Touchdown two - Rodgers to Lazard
1st quarter (1:23), Second-and-1, NYG 37
Next we come to the Packers’ second touchdown, and one we already looked at in our rundown of the biggest plays from the game.
It is always interesting to see what the All-22 tape reveals, and here we can see the explanation for Antoine Bethea’s seemingly inexplicable breakdown in coverage.
The Giants show a Cover 4 shell before the snap, and that is what they stay in throughout the play. Jenkins is once again lined up on the defensive left (offensive right), over Devante Adams. He stays in tight coverage throughout the rep, not biting on Adams’ double move and carrying the route down the field.
The Giants’ coverage underneath is solid as well, with Alec Ogletree passing Geronemo Allison off to Julian Love, who stays with him well. David Mayo picks up Jimmy Graham as he runs across the field at the line of scrimmage.
That just leaves Bethea and Lazard. At the time — and shortly after the game — we wondered why Bethea flipped his hips to the defensive left while Lazard broke to the (defensive) right. With the All-22 we can see a subtle step to the (offensive) right, just before Lazard bends route to the middle of the field. It isn’t enough to be called a double move, but Bethea bites on the fake, flipping his hips to get into coverage on a corner route that never materialized. That brief mistake was enough to create all the separation Rodgers needed to put the ball in Lazard’s hands for the touchdown.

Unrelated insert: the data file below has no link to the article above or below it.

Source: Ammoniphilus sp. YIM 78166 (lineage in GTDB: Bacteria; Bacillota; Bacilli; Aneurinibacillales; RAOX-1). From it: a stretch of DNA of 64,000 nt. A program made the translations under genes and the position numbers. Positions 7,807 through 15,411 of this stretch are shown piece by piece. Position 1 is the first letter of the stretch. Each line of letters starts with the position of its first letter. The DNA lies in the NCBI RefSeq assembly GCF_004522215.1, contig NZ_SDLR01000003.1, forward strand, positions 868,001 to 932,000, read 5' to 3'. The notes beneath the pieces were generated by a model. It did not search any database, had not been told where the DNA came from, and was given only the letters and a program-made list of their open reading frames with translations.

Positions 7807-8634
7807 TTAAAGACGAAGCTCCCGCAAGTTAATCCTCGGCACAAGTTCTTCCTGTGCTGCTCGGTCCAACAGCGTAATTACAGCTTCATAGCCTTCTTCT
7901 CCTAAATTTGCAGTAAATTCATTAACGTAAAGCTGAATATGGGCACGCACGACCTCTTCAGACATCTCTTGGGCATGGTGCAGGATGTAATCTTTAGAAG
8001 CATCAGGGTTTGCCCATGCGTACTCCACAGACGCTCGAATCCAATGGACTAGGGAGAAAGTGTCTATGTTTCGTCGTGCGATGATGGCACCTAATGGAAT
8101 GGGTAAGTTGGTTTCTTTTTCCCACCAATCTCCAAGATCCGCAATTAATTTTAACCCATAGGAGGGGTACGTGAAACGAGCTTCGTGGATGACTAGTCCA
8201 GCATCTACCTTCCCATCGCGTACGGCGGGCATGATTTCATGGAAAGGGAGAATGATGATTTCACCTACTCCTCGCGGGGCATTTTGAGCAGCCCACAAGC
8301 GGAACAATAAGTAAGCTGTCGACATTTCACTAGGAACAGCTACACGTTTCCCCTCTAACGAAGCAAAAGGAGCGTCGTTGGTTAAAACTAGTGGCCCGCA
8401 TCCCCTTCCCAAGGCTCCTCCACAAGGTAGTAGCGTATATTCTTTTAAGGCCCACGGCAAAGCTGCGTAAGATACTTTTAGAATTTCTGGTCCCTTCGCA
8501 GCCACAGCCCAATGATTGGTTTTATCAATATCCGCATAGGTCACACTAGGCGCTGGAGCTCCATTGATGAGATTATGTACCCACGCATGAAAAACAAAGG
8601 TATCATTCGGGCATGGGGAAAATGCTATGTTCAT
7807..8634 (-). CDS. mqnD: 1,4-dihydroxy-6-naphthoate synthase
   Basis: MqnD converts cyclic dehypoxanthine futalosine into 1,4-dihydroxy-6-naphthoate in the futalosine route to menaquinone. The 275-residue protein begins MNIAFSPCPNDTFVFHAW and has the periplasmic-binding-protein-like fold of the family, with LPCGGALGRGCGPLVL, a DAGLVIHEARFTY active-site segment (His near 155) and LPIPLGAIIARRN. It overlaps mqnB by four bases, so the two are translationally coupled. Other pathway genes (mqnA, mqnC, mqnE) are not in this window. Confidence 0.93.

Touchdown three - Rodgers to Adams
4th quarter (14:29), Third-and-17, NYG 17
There isn’t much to say about this play. The Giants are confused and disorganized at the snap, caught with 12 men on the field. The Packers took advantage by getting to the line and getting their play off quickly. Even if they hadn’t scored the touchdown, the Giants would have given up free yardage and extended the Packers’ drive through the penalty.
There also seems to be confusion in the secondary as to what coverage they are playing.
At the snap, we see Sam Beal, Antoine Bethea, and Janoris Jenkins retreat into the deep zones of a Cover 3 look.
Jenkins and Bethea drop into their zones well, as does Beal — though he gets turned around and takes his eyes completely away from the play.
Meanwhile, rookie corner-turned-safety Julian Love becomes the hook defender on the offensive right, but Grant Haley gets in man coverage on Allen Lazard, who is lined up in the slot to the left.
By staying in man coverage and carrying Lazard up the seam, a conflict is created, preventing Bethea from getting to Adams and disrupting the pass. Likewise, with Beal’s back turned, he can’t attempt to close on the ball and make a play from behind.